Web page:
With all of today’s sturm und drang in Canberra, it perhaps slipped by Troppo readers that our own Nicholas Gruen has been tapped to head up a government taskforce on Government 2.0.
As I understand it, the taskforce is essentially being run out of AGIMO. Long time readers of Troppo will know that I’ve become a bit of an AGIMO fan over the years due to the good work they do. In this capacity Dave Bath deserves a hat-tip for championing their good work – and the work of the National Archives – on the fundamentals of good IT and information management.
The taskforce have set up a new blog. They’ve decided to walk the talk by setting up shop outside the traditional .gov.au box, with a blog hosted on WordPress.com.
It has been interesting to see reactions so far. Even some of the angry responses have nuggets of useful insight. Hopefully some of the suggestions will be taken on board – a lot of them seem to be in line with Nicholas’s remarks about ‘engineering for serendipity’.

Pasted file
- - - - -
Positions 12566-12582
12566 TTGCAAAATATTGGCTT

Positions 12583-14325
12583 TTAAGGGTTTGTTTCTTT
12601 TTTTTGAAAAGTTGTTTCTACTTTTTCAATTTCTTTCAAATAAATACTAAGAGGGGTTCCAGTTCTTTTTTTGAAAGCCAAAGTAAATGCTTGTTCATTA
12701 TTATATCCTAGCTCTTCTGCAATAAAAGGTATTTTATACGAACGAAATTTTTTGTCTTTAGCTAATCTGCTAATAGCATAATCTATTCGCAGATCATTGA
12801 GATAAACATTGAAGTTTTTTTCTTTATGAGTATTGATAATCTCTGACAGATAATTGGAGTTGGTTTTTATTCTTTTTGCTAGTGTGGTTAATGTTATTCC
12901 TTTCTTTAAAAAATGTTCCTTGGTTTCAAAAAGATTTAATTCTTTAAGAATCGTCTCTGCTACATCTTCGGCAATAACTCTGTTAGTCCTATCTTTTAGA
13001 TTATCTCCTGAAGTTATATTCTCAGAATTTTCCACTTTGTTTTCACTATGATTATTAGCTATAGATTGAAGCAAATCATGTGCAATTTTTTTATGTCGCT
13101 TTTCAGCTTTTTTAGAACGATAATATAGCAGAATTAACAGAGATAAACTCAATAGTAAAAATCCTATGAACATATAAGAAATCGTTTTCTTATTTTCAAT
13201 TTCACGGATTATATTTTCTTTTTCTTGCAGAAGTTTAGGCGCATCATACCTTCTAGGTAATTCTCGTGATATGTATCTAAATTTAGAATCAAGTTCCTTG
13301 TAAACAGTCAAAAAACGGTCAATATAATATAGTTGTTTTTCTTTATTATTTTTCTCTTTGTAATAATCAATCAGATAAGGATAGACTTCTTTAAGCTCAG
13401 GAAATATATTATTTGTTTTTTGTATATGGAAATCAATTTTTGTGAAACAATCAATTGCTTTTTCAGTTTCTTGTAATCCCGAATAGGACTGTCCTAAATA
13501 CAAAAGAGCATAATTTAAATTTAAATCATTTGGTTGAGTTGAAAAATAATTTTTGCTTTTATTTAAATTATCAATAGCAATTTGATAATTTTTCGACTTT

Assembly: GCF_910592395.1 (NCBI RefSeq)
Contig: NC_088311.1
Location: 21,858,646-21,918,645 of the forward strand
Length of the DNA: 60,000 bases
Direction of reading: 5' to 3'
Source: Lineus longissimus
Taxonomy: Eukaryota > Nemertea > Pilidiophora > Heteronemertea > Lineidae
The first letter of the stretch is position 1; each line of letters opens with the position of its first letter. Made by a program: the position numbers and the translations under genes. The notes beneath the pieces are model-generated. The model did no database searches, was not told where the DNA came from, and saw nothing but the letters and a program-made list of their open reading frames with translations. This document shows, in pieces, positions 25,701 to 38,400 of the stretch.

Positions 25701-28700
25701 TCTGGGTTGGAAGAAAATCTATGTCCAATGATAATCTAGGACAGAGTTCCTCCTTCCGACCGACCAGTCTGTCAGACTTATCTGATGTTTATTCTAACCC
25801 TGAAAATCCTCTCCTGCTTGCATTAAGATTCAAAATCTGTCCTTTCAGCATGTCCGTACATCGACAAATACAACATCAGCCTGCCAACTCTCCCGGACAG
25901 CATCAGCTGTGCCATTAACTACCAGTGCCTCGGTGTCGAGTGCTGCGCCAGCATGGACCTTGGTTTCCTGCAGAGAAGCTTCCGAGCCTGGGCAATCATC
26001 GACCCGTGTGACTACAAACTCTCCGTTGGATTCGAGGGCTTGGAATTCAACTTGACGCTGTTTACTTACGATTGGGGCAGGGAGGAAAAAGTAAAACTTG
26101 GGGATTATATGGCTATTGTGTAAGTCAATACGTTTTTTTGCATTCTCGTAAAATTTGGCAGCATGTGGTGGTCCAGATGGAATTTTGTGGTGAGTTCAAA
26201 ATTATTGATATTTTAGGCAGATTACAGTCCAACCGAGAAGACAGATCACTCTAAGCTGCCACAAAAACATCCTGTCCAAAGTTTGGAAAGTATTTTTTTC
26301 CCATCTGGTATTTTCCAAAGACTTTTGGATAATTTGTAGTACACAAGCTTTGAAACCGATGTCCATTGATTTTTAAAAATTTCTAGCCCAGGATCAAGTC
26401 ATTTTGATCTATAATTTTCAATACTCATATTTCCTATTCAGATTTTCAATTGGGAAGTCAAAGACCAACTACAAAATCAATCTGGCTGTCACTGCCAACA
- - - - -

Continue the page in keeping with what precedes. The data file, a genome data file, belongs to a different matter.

One of the nice things about Government 2.0 chatter is that it introduces a new pressure to get the fundamentals right. Citizen users should demand reliability, transparency, searchability, automation etc etc from the new interfaces and contact points. In turn this puts the onus on each and every department to get its IT and info-management house in order. Personally I think that the folks at AGIMO and the NAA have been prophets in the wilderness on this for some time, so hopefully the new taskforce will give these issues the attention and high-level champions they deserve.
In terms of what governments do today, the gathering, transformation, storage, querying, studying of information; as well as acting on its meaning, is the core of almost every process. Smart systems can reduce that overhead and make it possible to improve the tooth-to-tail ratio of public spending. Ultimately, as a taxpayer and as a libertarian, I want to be government to be as efficient and effective as possible. Modern IT, judiciously applied on a government-wide basis, is one means to that end.
I hope that this taskforce is more than window-dressing, but at least I know it’s in good hands. Congratulations, Nicholas. I look forward to hearing more.